The Walden Effect: Farming, simple living, permaculture, and invention.

Comfrey for goats

Goat eating comfrey

There's no doubt that our goats enjoy comfrey. I have patches here and there throughout the farm, and Abigail especially is always looking to grab a mouthful as she passes by. But of my three types --- Common Comfrey, Bocking 4, and Bocking 14 --- which should I most focus on propagating for goats?

Comfrey taste test

On a rainy afternoon when tethering didn't seem to be an option, I decided to run a comfrey taste test. First, I brought the goats a bucketful of Common Comfrey, which they seemed to adore. However, when I came back a couple of hours later, most of the comfrey was still in the bucket. Maybe another variety would be better received?

This time, I grabbed a handful of each of the three varieties and presented two handfuls at a time to the goats to try to get a taste preference. Their answer? All comfrey tastes delicious when handfed! They slurped up every leaf of all three types (while continuing to ignore the container of older comfrey leaves at their feet).

So I guess the solution isn't to focus on a particular variety, but to instead figure out a better presentation option for feeding cut comfrey to our goats. Any ideas? (No, I'd rather not stand in the rain and feed our goats leaf after leaf, even if that method is Abigail-approved....)



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About us: Anna Hess and Mark Hamilton spent over a decade living self-sufficiently in the mountains of Virginia before moving north to start over from scratch in the foothills of Ohio. They've experimented with permaculture, no-till gardening, trailersteading, home-based microbusinesses and much more, writing about their adventures in both blogs and books.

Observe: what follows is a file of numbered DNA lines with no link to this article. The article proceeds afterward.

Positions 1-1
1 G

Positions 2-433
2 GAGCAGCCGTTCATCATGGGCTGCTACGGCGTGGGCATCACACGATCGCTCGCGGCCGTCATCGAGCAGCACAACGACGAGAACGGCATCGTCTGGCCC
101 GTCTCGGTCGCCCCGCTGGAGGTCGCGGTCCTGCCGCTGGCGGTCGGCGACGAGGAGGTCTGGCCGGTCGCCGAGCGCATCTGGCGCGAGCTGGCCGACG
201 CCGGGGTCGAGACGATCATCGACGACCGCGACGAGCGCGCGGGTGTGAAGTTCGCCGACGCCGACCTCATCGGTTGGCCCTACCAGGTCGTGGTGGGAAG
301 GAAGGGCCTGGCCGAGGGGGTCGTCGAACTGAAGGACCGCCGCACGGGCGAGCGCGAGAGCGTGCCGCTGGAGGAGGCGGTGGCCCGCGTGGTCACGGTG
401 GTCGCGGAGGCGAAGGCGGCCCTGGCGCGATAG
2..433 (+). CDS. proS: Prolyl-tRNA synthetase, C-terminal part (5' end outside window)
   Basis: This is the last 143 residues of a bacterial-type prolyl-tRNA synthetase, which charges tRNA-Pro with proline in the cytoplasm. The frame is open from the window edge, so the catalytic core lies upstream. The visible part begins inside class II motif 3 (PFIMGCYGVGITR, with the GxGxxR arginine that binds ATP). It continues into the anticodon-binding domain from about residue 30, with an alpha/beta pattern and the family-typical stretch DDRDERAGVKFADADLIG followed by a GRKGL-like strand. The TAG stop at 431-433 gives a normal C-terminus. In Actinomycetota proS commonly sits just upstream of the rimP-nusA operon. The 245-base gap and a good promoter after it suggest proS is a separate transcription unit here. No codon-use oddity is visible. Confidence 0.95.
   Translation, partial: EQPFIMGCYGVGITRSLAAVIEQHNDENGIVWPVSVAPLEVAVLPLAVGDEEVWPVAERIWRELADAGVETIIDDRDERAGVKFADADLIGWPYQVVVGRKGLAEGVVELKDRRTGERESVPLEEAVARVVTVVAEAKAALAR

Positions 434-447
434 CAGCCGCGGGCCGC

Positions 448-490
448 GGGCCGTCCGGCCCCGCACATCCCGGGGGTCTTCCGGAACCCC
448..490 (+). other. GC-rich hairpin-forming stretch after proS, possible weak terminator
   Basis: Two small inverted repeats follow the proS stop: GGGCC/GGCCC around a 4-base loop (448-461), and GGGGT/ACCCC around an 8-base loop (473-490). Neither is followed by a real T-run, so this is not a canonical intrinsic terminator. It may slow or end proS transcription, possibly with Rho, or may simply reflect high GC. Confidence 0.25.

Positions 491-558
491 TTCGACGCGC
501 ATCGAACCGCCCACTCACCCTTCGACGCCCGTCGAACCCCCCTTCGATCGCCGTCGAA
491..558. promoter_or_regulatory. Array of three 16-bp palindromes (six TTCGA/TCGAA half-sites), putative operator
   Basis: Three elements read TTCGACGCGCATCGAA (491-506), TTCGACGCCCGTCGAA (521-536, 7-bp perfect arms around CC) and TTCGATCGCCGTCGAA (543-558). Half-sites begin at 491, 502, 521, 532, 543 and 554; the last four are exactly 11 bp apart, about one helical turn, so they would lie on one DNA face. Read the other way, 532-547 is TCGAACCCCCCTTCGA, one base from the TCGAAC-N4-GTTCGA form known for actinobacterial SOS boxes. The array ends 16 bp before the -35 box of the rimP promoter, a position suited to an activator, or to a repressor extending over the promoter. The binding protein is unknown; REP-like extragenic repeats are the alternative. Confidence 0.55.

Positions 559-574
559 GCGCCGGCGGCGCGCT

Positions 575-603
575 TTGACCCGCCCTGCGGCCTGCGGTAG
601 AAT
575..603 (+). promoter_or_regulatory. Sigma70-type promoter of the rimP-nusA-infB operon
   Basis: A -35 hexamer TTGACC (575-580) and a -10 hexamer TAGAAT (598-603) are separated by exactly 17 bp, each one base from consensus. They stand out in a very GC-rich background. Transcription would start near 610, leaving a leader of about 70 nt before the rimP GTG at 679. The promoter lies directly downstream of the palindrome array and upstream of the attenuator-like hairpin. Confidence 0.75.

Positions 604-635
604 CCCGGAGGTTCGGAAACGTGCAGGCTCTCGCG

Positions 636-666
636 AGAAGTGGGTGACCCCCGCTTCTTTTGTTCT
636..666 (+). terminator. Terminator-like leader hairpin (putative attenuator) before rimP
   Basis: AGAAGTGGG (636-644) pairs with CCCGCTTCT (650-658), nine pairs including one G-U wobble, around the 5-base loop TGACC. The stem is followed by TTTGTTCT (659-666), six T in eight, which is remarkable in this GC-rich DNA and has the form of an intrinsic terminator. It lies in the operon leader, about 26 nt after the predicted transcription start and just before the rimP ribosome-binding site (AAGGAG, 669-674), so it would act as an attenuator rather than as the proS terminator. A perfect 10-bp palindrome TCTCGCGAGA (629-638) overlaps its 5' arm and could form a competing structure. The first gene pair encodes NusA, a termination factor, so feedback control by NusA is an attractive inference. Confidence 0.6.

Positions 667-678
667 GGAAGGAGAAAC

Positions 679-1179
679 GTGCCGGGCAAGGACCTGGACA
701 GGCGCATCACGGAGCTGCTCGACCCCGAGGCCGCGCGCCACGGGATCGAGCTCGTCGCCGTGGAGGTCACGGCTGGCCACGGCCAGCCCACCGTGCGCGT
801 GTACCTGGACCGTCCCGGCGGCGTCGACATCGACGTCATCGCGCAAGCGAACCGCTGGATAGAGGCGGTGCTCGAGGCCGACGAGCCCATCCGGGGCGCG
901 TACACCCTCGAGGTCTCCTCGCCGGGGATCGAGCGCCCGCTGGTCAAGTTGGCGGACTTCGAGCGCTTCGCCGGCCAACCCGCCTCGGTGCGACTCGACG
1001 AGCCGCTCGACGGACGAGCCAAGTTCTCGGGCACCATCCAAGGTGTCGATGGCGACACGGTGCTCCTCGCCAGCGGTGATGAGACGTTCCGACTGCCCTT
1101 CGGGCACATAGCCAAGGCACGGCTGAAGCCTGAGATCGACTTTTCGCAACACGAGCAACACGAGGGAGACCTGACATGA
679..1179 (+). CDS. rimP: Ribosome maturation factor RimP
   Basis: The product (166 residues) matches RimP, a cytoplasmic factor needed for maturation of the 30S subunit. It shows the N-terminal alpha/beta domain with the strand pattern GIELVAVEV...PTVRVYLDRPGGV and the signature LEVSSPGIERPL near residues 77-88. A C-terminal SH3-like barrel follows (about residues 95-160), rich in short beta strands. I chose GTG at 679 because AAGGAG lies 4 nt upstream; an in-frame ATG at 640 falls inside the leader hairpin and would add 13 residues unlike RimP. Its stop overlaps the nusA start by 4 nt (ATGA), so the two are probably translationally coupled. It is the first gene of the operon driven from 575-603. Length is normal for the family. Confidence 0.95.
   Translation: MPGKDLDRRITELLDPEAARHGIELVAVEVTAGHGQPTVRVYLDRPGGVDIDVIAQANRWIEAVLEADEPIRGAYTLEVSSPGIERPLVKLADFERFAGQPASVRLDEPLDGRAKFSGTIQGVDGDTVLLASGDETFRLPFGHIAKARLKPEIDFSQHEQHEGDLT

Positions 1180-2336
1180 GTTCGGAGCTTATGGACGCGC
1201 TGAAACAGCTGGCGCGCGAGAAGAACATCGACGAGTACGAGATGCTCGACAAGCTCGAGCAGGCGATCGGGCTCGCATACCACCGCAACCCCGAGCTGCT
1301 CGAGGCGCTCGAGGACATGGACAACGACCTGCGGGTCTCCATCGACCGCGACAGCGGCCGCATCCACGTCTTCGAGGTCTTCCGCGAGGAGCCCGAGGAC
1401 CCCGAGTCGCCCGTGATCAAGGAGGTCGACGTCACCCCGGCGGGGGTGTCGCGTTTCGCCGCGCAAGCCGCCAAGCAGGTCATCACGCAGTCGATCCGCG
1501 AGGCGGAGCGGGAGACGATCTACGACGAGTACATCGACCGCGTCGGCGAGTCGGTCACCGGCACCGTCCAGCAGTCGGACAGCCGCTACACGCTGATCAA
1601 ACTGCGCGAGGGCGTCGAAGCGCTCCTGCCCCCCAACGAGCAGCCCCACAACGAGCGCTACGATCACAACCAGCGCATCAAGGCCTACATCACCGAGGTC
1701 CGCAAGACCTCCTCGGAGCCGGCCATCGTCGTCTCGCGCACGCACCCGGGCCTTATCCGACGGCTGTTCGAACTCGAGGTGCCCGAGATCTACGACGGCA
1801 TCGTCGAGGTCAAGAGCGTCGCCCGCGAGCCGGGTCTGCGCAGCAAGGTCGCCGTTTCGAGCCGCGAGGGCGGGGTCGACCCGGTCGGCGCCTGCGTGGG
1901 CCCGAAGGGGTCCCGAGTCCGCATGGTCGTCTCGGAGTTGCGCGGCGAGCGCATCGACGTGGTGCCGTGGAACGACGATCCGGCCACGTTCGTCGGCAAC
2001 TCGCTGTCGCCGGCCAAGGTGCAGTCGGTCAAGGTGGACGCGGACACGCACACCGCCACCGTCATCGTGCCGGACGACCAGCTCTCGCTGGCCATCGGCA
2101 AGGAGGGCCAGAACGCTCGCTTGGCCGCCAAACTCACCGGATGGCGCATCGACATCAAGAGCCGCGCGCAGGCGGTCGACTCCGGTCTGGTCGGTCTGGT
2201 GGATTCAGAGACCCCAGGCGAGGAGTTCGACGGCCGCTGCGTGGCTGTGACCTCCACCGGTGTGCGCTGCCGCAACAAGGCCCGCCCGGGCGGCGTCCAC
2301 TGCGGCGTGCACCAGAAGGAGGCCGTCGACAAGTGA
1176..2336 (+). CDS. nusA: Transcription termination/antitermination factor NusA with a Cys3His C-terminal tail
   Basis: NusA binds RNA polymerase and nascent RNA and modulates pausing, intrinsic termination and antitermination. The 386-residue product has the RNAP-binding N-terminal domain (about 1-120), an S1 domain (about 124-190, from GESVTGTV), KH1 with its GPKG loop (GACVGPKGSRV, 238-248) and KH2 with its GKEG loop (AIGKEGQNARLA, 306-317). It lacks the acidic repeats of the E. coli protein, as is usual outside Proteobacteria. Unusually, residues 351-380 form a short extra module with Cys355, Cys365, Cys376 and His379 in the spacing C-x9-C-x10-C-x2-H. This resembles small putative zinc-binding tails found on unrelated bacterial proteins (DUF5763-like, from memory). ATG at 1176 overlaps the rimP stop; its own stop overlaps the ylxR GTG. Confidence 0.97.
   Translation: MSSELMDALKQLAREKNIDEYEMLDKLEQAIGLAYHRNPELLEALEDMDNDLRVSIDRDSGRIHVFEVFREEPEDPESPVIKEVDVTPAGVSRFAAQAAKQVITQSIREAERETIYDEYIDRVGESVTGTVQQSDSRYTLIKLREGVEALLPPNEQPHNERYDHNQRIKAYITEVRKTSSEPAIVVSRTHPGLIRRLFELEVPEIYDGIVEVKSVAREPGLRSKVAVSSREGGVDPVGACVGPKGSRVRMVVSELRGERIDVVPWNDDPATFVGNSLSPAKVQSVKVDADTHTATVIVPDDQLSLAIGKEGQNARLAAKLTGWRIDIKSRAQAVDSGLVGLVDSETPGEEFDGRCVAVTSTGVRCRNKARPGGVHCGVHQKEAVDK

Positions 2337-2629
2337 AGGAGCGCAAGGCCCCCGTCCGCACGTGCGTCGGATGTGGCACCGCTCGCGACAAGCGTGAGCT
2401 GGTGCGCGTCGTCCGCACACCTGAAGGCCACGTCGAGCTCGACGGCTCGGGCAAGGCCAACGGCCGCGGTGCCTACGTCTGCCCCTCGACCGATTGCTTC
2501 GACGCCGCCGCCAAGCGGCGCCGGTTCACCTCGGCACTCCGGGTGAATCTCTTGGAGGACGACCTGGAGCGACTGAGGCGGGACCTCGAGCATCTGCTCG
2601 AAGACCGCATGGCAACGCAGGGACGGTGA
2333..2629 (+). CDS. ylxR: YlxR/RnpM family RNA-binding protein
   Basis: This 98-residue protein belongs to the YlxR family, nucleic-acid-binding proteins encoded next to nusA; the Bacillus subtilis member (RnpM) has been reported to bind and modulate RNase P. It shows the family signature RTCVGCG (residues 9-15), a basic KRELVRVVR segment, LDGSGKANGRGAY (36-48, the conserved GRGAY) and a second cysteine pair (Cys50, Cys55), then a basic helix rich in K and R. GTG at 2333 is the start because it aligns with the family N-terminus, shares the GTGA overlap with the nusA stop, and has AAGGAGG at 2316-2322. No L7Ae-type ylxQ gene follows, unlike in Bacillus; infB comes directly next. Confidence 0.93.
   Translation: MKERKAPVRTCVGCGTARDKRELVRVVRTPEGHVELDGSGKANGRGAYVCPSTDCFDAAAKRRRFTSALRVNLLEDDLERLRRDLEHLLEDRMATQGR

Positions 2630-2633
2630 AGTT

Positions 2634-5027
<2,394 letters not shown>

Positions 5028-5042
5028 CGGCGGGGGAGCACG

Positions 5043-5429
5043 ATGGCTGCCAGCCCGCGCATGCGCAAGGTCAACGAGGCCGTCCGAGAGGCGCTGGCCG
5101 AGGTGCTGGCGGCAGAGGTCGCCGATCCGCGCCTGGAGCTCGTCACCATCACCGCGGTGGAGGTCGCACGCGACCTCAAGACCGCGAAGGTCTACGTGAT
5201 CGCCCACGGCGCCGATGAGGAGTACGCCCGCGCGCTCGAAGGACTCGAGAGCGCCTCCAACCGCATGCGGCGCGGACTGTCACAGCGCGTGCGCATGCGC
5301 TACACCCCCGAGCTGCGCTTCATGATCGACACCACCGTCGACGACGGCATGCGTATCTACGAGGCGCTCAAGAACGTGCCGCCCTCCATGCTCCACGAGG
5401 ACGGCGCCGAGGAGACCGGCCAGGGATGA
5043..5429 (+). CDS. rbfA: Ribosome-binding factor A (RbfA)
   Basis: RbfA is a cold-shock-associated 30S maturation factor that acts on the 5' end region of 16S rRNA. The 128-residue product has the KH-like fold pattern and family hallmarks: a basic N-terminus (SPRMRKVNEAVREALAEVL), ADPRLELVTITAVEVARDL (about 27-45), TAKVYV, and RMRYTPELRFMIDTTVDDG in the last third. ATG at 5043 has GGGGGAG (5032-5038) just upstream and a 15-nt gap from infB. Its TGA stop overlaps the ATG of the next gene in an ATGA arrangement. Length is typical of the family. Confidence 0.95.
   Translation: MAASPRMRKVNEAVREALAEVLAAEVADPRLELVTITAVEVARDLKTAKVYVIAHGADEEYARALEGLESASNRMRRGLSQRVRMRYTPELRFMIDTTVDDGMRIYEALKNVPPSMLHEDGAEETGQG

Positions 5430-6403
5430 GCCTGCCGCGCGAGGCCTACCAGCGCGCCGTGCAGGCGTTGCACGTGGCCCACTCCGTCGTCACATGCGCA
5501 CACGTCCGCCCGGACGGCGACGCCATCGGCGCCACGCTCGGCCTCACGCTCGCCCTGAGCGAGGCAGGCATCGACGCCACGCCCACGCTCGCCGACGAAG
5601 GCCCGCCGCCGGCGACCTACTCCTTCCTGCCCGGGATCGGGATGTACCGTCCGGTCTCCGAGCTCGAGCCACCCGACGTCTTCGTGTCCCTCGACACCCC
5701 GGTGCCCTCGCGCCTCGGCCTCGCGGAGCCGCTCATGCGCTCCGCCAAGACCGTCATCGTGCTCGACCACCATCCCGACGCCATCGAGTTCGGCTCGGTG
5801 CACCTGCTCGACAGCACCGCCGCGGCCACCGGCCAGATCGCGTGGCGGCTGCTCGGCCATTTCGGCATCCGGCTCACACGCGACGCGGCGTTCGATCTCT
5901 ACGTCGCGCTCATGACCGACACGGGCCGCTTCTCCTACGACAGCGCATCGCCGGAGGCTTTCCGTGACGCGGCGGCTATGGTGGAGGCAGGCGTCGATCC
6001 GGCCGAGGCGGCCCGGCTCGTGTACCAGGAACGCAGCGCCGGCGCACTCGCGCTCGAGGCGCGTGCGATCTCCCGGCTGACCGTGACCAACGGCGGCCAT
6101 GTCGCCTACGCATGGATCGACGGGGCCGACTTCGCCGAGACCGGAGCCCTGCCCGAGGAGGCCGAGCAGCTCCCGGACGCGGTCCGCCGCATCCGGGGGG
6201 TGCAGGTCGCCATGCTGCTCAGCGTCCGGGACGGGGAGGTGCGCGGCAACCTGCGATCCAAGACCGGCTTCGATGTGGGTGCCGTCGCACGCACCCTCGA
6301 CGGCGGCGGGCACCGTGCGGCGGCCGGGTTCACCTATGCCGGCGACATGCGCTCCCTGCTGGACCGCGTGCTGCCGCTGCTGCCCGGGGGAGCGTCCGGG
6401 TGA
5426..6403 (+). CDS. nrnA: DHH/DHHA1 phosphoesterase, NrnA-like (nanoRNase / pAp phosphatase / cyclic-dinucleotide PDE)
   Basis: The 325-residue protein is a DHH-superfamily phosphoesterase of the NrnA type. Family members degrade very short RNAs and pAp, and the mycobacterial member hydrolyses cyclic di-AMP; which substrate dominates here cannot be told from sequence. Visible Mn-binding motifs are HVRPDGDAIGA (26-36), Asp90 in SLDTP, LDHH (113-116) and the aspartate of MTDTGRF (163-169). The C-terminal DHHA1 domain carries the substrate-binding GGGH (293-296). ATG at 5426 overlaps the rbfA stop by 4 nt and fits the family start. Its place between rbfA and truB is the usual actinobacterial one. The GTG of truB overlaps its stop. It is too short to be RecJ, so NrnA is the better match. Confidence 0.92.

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Would tying bundles of leaves to the fence, so that they can tug and pull them out, be an option? This might be an odd comparison, but I do something similar for our canaries, and also the goslings still in their crate, so that they have the more natural motion of picking off greens with a little resistance. I heard chickens also like comfrey, but mine wouldn't touch it.

Comment by deb Fri May 1 09:55:08 2015
Which has the most protein & other nutrients? Somewhere in my readings I read that one has more than the others. Also Bocking 14 is not enjoyed by rabbits or chickens as it is too bitter. Guess I'd better check my own newly purchased root cuttings. :)
Comment by Stephanieinar Fri May 1 12:01:49 2015

I feed my goats in their pen on rainy days. I personally don't particularly care very much about what they prefer or not.

Every day I tether them in the morning, move them before lunch, and take them back to their pen when I leave for work at 1:00. On rainy days, I just cut as much as the would have grazed and drop it in the manger. If they don't eat it all.... meh. It is the same diet they would have had anyway, they will go out tomorrow as well. My goats aren't kids, if they don't want to eat what I provide, that is their right.